Adedayo Agarau is a Nigerian documentary photographer and poet. He explores the concept of godhood, boyhood, distance, and absence. His poems have been featured or forthcoming on Kalahari, Brittle Paper, Gaze Mag, Allegro, Obra Artifact, Praxis Magazine, African Writer, Click 042, One Jarcar Press, Expound Magazine, Geometry, 8poems and elsewhere.

Q:    What was the process of writing your particular poem, Stones?

A:  I have always cherished memories because they have directed my course through the years. Isn’t it beautiful that our body records events, even in our unconsciousness? Memory is like yellow tulips growing everywhere. No! not weeds, yellow tulips. Memories may come raging and turbulent, but when properly cared for, they are bliss. I was 9 when the Ikeja Cantonment bomb blast happened in 2002, with no hope of writing about it years to come. I wouldn’t even believe I would be a poet. I remember watching NTA NewsLine with my family, and there were pictures of a city full of dead people, covered with the white cloths, and some with the colours of the Nigerian flag, being mass buried.

Writing “Stones” was as heavy as the title. It just won’t let go. The poem was an old rag that needed to be rewashed. When the event happened in 2002, I was only 9 and clueless, never been anywhere near a fire. I am however glad I was able to revisit old memory and tuck it away.

Q:  What does poetry mean to you?

A: Poetry. WOW. Sincerely, some questions will never entirely get the answers they deserve. I started writing in 2013 because I had developed an interest in the beauty of rhymes. At that time, there
were revolutionary Facebook rap battles, and I wanted to take the shine on one of those days. But I found something higher than the vain brawl of words, which was being a commuter of memory. Gbenga Adesina, also a shortlisted poet of Babishai, in 2015, told me that this is the generation of writers that turns inward. Always trapped in memory, body, dream, self. I am trapped somewhere,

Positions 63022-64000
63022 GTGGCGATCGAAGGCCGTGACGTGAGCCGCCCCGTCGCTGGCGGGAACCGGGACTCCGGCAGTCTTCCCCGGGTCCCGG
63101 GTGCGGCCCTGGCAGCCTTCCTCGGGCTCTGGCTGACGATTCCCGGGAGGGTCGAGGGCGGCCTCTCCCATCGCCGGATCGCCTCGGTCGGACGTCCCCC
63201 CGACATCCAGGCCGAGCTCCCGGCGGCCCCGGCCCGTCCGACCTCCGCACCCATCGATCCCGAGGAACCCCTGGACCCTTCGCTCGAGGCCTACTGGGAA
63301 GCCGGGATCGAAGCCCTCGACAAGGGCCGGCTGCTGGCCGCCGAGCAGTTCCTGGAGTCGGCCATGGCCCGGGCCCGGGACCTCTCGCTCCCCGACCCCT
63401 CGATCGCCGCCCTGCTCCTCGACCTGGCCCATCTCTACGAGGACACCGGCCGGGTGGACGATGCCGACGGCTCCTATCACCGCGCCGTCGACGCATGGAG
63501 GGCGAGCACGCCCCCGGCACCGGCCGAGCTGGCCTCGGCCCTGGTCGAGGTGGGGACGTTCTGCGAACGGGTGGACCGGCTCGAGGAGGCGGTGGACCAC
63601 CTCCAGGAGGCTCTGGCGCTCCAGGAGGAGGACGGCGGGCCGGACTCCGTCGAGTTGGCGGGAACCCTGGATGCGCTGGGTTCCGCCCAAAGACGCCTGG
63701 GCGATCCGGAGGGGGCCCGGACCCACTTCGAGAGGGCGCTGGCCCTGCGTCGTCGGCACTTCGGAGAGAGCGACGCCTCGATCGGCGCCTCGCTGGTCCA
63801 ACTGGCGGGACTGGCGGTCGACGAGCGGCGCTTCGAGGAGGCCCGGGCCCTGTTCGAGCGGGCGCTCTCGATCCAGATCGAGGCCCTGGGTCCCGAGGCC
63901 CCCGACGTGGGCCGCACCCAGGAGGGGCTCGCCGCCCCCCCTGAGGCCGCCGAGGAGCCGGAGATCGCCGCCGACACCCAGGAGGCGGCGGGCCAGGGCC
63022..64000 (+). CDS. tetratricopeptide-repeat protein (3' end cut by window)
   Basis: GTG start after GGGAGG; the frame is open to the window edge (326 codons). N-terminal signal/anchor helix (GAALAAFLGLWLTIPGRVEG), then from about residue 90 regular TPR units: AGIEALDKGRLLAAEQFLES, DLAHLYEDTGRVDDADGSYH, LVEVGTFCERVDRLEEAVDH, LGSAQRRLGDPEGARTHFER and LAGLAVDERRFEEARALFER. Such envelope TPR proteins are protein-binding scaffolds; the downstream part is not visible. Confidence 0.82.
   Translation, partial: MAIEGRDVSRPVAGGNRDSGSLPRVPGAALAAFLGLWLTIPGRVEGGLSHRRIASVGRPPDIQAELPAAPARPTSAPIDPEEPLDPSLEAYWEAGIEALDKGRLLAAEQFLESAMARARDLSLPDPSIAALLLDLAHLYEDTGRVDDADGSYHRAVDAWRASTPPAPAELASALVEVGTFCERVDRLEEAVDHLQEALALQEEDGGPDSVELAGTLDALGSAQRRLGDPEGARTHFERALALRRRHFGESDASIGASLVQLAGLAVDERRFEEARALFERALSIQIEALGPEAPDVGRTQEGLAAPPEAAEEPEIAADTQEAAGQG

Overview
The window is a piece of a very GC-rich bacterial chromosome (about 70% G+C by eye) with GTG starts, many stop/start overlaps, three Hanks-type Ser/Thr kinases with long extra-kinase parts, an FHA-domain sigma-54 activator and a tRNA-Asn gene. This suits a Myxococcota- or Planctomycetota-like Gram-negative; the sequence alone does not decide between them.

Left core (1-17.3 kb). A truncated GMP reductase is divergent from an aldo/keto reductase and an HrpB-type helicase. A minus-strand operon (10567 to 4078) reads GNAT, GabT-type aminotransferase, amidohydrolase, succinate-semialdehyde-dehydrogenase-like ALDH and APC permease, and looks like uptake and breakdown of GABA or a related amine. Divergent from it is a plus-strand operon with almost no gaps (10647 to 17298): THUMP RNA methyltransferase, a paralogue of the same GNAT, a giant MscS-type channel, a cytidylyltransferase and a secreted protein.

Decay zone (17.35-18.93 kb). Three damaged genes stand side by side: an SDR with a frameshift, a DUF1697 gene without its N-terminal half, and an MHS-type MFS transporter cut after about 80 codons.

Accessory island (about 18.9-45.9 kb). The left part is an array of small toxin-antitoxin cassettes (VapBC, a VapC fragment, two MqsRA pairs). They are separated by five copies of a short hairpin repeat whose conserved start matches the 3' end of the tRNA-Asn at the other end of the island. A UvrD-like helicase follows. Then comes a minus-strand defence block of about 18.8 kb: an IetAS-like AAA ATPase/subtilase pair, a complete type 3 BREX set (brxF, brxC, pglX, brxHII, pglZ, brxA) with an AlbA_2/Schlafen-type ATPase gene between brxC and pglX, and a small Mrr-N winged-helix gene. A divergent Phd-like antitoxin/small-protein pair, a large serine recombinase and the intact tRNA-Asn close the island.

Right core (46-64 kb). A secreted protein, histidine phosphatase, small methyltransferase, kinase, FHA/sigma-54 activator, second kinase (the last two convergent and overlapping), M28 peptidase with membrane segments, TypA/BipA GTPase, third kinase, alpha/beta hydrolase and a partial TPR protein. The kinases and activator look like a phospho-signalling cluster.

still. And each time I emerge, I come with testimonies of that victory or ruin. And these testimonies carefully display how dear and personal poetry is to me; the goings and comings, the asylum chapel, thoroughly documented by poetry.

Q:    What are your five year goals with your poetry?

A:   A lot would have gone under the shades by then, and at the same time, 
a lot would have emerged. By then, I believe I would be done with my first full-length collection of poems. While that is still in the works, I have it tucked in my breast pocket to study poetry. Most importantly, the urge to get better would carry me through these 5 years and beyond. So yes! In 5 years, I want to be strong, formidable and remain relentless.

Q: Which African poets are you keen on reading?

A: I was particularly waiting for this question. Yay! Hi Gbenga Adesina & DM Aderibigbe! Hello Safia Elhillo! I saturate my self with these people. Their writing has dramatically influenced my works. The glorious works of Romeo Oriogun, Rasaq Malik Gbolahan and Gbenga
Adeoba remain colourful in mind. Logan February's deep in line narratives keep me sleepless. I am very grateful for the gift of writing and the ability to read. Well, I have a blockchain of poets  that check and balance me in return, Mesioye John, Hauwa Nuhu, Nome Patrick, Wale Ayinla, Jide Badmus and Salawu Olajide (who is also on the shortlist), whose works have been my light for a long time now. I think reading poetry from other people helps us to understand their
core, and in return helps us to further understand our own cores too.

Q:  What are some of the challenges you face with poetry?

A: As much as I like to say that poetry is a profoundly personal engagement for me, I love to see how it influences my public space. I have experimented with my facebook page, and I realized that it seems we are living our readers behind as regards the revolution of African
Poetry. But I am grateful to the beautiful works paddling itself out throughout the continent. Soon! Soon! The light will find us all.

Q:  Is there anything of importance you would like to share with literature teachers, who are reading this?

A: Ah! Yes! Going by what Gbenga told me –“this is the generation

that turns inward.”

I think the body / self / the soul/ is a beautiful place. Full of chaos, fireflies crackling in fire; the body is a field with blessed of butterflies too. Writing curriculums should be drawn to address or
affect immediate environments. We, students, want to talk about our father, about our home, about how grandpa’s love has reshaped the family and a lot more. And we deserve to start writing about these things from now. In addition, the earth wants to hear our respective distinctive stories, and our skills should be crafted in that regard.

Q:    Any parting remark?

A: Poetry will someday rule the world, Babishai. We are the process.
Thank you Babishai!


Read the other shortlisted poets here:

Our poetry festival is scheduled for 3-6 August at Sipi Falls in Kapchorwa, followed by Mbale. Join us, won't you? Call +256 751 703226